September 27, 2022

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Users complain about poor performance of M1 Mac Thunderbolt 4 port

3 min read

Users complain about poor performance of M1 Mac Thunderbolt 4 port



 

Users complain about poor performance of M1 Mac Thunderbolt 4 port,  or halving the speed of 10Gb/s mobile solid-state drives. 

9to5Mac cites professional user reports that the transfer rate of the M1 Mac’s external SSD is disappointing.

Neither the 2021 16-inch MacBook Pro (M1 Pro) nor the 2022 Mac Studio (M1 Max) support USB 3.1 Gen 2 well—meaning they struggle to achieve 10 Gbps data transfer.

 

Users complain about poor performance of M1 Mac Thunderbolt 4 port

 

We have complained about the confusion caused by different USB-C standards, devices, and cables many times before, especially the significant difference between the theoretical and measured maximum transfer rates.

 

Eclectic Light states:

● USB 3.0 (SuperSpeed) support 5 Gb / s.

● USB 3.1 Gen 2 (SuperSpeed ​​+) support 10 Gb / s.

● USB 3.2 (SuperSpeed ​​+) support 10 Gb / s.

● USB 3.2 Gen 2×2 supports 20 Gb/s.

 

However, after Howard Oakley tested the Thunderbolt 4 ports on two M1 Macs, he was surprised to find that the specifications had shrunk.

 

Among them, the Mac Studio (M1 Max model) is equipped with 32GB unified memory + 2TB built-in SSD, and is connected to the Studio Display.

 

In addition, the 16-inch MacBook Pro (M1 Pro model) is also equipped with 32GB unified memory + 2TB built-in SSD, and uses the internal screen to display.

 

Oakley also pre-tested with an Intel Mac (connected to a 10 Gb/s port) to prove that the SSD and USB cables on hand are compatible.

 

The cable model covers the certified Thunderbolt 4 version and the supplied USB-C data cable, and is judged by the USB rate information given in the system.

 

Users complain about poor performance of M1 Mac Thunderbolt 4 port

 

The free Stibium 1.0 (55) included with the SSD speed test software will write a total of 160 files ranging in size from 2 MB to 2 GB into a folder on the SSD and read back to evaluate the device’s performance. Comprehensive performance.

 

Oakley then compared the SSD performance on the Intel/M1 Mac again, and found that the measured performance on the new Apple Silicon machine was indeed low.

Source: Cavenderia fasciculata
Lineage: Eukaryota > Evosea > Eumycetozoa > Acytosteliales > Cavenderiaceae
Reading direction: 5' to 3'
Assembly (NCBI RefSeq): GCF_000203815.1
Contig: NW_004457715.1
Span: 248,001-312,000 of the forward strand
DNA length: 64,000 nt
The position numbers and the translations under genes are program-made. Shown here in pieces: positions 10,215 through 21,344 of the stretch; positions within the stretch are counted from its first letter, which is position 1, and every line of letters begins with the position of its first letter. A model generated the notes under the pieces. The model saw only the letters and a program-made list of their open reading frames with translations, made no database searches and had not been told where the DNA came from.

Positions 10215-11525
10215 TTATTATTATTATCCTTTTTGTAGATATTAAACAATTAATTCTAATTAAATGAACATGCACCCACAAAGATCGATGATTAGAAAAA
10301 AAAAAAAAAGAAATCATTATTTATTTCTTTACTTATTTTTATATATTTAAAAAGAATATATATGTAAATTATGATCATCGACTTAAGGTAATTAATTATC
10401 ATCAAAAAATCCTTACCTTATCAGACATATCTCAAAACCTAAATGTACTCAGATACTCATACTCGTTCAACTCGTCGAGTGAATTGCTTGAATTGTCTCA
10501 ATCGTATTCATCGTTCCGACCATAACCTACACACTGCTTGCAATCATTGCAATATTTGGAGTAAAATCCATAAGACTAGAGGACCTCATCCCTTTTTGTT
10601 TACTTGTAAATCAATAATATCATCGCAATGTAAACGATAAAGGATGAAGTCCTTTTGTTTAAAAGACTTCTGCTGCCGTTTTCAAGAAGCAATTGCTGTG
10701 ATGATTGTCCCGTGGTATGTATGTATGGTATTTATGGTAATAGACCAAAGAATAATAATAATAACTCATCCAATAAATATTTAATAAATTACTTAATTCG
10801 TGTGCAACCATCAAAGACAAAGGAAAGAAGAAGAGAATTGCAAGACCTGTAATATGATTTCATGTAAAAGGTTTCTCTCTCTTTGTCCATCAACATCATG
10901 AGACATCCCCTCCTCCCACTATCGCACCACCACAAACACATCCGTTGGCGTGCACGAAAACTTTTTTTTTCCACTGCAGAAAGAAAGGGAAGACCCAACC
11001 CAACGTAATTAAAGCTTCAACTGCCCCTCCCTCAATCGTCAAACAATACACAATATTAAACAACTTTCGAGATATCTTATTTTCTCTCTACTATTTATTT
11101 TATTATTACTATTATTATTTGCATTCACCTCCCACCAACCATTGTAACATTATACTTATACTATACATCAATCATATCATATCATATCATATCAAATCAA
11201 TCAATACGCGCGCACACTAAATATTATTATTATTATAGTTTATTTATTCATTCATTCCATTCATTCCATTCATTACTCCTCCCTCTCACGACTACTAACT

The problem, says Oakley, is that external solid-state storage devices are only running about half as fast as expected, a limitation that seems to be pervasive on all M1 Macs.

 

Using a Thunderbolt 4 cable to connect a USB-C device to the front port on the Mac Studio (M1 Max) also measured 10% slower than expected.

 

Users complain about poor performance of M1 Mac Thunderbolt 4 port

 

9to5Mac’s Ben Lovejoy pointed out that since November 2020, the Thunderbolt port of any M1 device doesn’t seem to be capable of 10 Gbps (at least for SSDs).

 

In other words, even the latest Mac Studio doesn’t support USB 3.2 Gen 2. Relatively better, only the front port on the Mac Studio (M1 Max).

 

 

To sum it up, for users who often use SATA / USB-C external storage to perform Time Machine backups, the performance impact is relatively limited – just down the expected 500 MB/s transfer rate to around 400 MB/s.

 

Only when the transfer rate is close to 10 Gbs – such as a RAID array with USB 3.1 Gen 2 (rather than Thunderbolt 3), or NVMe SSD – the expected 900 MB/s transfer rate is halved below 500 MB/s (Meaning double the time required to read and write).

 

At present, there are two main speculations: First, if Apple knew that the problem was caused by a bug in the Fabric core firmware, it should have been fixed as early as a year ago.

Second, if the M1-series chips are a problem, the company should also notify users of compatibility flaws in these ports.

 

Finally, if you’re using the M1 Mac device released in the last year and a half and don’t want to be held back by this shortcoming, the only way to circumvent it seems to be the Thunderbolt 3 docking station (or the USB Hub port on the Studio Display).

 

 



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